Examines the career development of several women who have attained the top positions in their respective fields. Higher progress rate in insurance; Flexibility as the key to success; Success from diversity; Establishment of a workshop for the development of the talent of noted women.
- Women of color in corporate management.
Nelson, Kristin L. // Association Management; May98, Vol. 50 Issue 5, p23
Reveals the percentage of women of color in corporate management in the United States.
- Women in high places.
Nelson, Kristin L. // Crain's Detroit Business; 10/28/96, Vol. 12 Issue 44, p6
Opinion. Assesses the findings of survey which looked at the professional status of female executives in Fortune 500 companies in the United States. Views from Sheila Wellington, president of Catalyst, a nonprofit research and consulting firm.
- Number of women directors rises.
Flynn, Gillian // Personnel Journal; Jan95, Vol. 74 Issue 1, p24
Reports on a survey by Catalyst which shows an increase in the number of women directors in the United States. Analysis of `Fortune' magazine's top 500 companies.
- Biz bits.
Flynn, Gillian // American Printer; Dec95, Vol. 216 Issue 3, p16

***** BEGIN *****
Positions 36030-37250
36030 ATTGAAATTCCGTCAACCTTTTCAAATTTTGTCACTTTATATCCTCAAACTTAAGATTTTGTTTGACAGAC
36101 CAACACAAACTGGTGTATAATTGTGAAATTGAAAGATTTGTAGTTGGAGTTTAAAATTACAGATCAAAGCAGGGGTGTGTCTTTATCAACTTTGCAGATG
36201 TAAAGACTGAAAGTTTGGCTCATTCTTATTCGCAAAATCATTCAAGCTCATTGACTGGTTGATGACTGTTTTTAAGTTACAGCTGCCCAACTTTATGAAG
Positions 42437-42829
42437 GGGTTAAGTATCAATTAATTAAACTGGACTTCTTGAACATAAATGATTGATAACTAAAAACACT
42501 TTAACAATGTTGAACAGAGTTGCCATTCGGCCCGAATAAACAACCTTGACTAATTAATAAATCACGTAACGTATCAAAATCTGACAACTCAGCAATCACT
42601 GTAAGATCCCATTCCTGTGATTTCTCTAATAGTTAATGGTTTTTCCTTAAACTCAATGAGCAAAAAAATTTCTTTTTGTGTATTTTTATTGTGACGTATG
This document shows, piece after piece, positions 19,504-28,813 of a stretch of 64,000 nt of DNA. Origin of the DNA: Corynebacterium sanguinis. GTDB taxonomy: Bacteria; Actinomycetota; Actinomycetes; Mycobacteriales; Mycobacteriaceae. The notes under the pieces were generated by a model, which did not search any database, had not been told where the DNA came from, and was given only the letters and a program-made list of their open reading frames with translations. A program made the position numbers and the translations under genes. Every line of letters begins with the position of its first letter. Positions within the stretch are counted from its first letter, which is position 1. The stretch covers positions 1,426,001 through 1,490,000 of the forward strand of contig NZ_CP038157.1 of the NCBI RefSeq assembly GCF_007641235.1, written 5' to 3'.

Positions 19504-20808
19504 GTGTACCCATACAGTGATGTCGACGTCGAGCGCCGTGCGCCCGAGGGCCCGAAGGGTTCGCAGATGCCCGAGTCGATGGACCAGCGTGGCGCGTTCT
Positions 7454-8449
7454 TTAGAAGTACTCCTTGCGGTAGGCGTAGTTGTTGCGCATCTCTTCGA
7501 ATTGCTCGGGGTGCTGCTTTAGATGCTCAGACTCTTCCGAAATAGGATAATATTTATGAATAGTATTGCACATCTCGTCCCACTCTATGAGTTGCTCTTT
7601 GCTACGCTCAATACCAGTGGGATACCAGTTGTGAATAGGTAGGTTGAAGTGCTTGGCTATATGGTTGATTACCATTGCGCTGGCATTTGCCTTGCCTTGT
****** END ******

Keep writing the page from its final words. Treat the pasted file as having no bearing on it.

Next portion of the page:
Presents the result of the survey on the growth of women executives in small and mid-sized firms in the United States.
- Female executives making progress in corporate America, study finds.
Prenon, Mary // Fairfield County Business Journal; 3/18/96, Vol. 35 Issue 12, p14
Cites a Catalyst survey of Fortune 1000 executive women, which revealed that female executives are making progress in corporate America. Factors for female executives' success; Positions held; Coping with family.
- Cruising the superhighway.
Prenon, Mary // Travel Agent; 07/31/97, Vol. 287 Issue 3, p55
Highlights female executives managing travel technology companies in the United States. Includes Worldspan vice president (VP) for product development Barbara Hughes; SABRE Travel Information Network VP for product marketing Nancy Raynor; Aqua Software Products VP for sales and marketing...